It also has to do with spiritual purification. It is a way of being in the world that helps one to become spiritually pure. "Truth is one, ways are many."

Sunday, October 6, 2013

A Flash Love Story

"When you're feeling better, we'll go to the lake house again. How wonderful it was at the lake. The rocks, fresh apples, the bright summer sun that shimmered like scattered diamonds?  It was our beautiful world. We were happy. We fell in love."
"I've not forgotten. But I'm not getting better, love, I'm dying."
She shut her eyes and pressed her lips to his chest, her voice barely audible over his fading breath, "Can't we just pretend?"

Thursday, August 22, 2013


You have this image of yourself in a wedding dress sewn entirely of hymens—little ovals stitched together— faintly pink and transparent, like cherry petals, and vibrating with miniature howls—some of pleasure, some of pain, some of disappointment—and when you move there's the delicate sound of membranes tearing (5).

~ Ben Perez

Wednesday, August 14, 2013

I fell in love with words

Maybe that's why I couldn't fall in love with a person. My heart was already spoken for.

Monday, June 3, 2013

Meteoric Flowers: Visual Image Becomes Metaphor

In Elizabeth Willis's collection, Meteoric Flowers, the complexly interconnected visual images become metaphors for existence. Life, love, technology and evolution collide to offer flashes of the tenuous and fragile human relationships that form between mother and daughter, teacher and pupil, master and apprentice, poet and reader. The language is so strikingly personal that one feels almost like a voyeur. The collection is an homage to both Wallace Stevens and Erasmus Darwin, and the influence of both of these writers on the collection is clear, but at the same time the prose poems are intensely personal, almost confessional.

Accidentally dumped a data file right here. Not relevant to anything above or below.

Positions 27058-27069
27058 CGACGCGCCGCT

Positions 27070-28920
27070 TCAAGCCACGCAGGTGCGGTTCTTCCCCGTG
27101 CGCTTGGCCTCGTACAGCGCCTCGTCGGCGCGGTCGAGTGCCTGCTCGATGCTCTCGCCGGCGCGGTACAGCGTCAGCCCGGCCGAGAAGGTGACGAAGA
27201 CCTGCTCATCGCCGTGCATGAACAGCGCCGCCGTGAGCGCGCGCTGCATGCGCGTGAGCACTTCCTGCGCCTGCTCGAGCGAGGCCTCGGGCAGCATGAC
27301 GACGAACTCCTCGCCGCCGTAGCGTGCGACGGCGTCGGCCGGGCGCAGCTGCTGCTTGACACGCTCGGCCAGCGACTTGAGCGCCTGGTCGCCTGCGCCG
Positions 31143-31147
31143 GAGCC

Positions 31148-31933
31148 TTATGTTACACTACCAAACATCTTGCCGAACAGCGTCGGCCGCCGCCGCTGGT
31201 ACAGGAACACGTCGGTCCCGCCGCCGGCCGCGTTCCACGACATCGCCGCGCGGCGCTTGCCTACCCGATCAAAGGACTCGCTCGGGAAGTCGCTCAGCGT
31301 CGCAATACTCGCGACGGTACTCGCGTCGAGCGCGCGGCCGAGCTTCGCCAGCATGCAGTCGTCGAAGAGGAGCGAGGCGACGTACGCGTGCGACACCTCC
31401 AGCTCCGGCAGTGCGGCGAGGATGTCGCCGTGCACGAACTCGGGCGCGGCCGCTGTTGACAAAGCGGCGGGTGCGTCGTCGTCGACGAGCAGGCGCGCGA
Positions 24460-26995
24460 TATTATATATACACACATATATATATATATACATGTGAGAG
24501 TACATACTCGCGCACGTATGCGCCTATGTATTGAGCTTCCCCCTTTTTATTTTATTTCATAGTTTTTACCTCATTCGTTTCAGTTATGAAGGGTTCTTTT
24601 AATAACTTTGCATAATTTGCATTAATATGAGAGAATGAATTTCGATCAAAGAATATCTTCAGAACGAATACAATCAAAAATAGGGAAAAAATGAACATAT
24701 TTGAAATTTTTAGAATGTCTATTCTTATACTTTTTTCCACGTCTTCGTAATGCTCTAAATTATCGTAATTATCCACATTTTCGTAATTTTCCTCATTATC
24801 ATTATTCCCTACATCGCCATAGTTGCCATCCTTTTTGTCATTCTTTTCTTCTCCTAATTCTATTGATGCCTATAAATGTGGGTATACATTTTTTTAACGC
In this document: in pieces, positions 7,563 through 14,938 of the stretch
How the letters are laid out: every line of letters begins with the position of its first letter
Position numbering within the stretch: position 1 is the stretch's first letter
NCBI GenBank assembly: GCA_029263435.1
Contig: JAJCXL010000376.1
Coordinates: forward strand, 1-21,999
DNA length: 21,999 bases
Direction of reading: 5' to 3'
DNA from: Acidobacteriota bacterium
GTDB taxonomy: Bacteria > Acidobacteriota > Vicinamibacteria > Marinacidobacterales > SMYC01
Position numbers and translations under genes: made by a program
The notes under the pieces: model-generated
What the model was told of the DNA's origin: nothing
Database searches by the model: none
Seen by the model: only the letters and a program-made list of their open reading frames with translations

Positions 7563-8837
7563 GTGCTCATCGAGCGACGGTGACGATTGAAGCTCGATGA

The form is experimental, forcing readers to rethink ideas about the imagined differences between verse and prose. The collection is broken into four cantos, each canto contains thirteen prose poems (or verses), except for the third canto, which contains fifteen poems, and, in an explicit homage to Erasmus Darwin's 1791 publication, Botanic Garden, each canto ends with an editor's note of errata and omissions. However, these notes, omissions, and errata are themselves poems (or continuing verses depending on how you read them). Willis refers to these poems as "lyric interruptions" to the prose cantos. In a note on the text Willis explains:
The investigative energy and poetic ambition of his Botanic Garden (1791) suggested not so much a form as a sensibility with which to approach a period of political, intellectual, and biological transformation. Darwin's poems address everything from the sexual life of plants to the evils of slavery, the conquest of Mexico, Franklin's experiments with electricity, and the relation of poetry to painting. In their unwieldy asymmetries and their sudden leaps between botany, political and aesthetic history, and pastoral romance, this work of the late Enlightenment seemed an eerily apt model for riding out the inter-discursive noise of the early twenty-first century. Poetry, it says, can be at once an account of the physical world, a rethinking of the order of things, and a caprice. (77)
And so it is. If this is Willis's contractual agreement with her reader, then her poems do exactly what they set out to do--these poems are "at once an account of the physical world, a rethinking of the order of things, and a caprice."

I am in love with this collection, admittedly, but one of my favorites, possibly due to my enduring Yeats obsession, has to be

"Rosicrucian Machinery"

The past torches itself like a mummy, dear but misremembered.
What did you manage to remember of your day at the beach,
blood in the sand? We're close enough to touch the bull's horn
with a gasp. Of course I pity a boy among crows. A spectator
trawling for the roundest metaphor to counterweight the stabbing
air. What gives, or gave, to get us here, what wired fluorescence?
The treelike nerves to become all things. Turned in, reflected,
postponed. (46)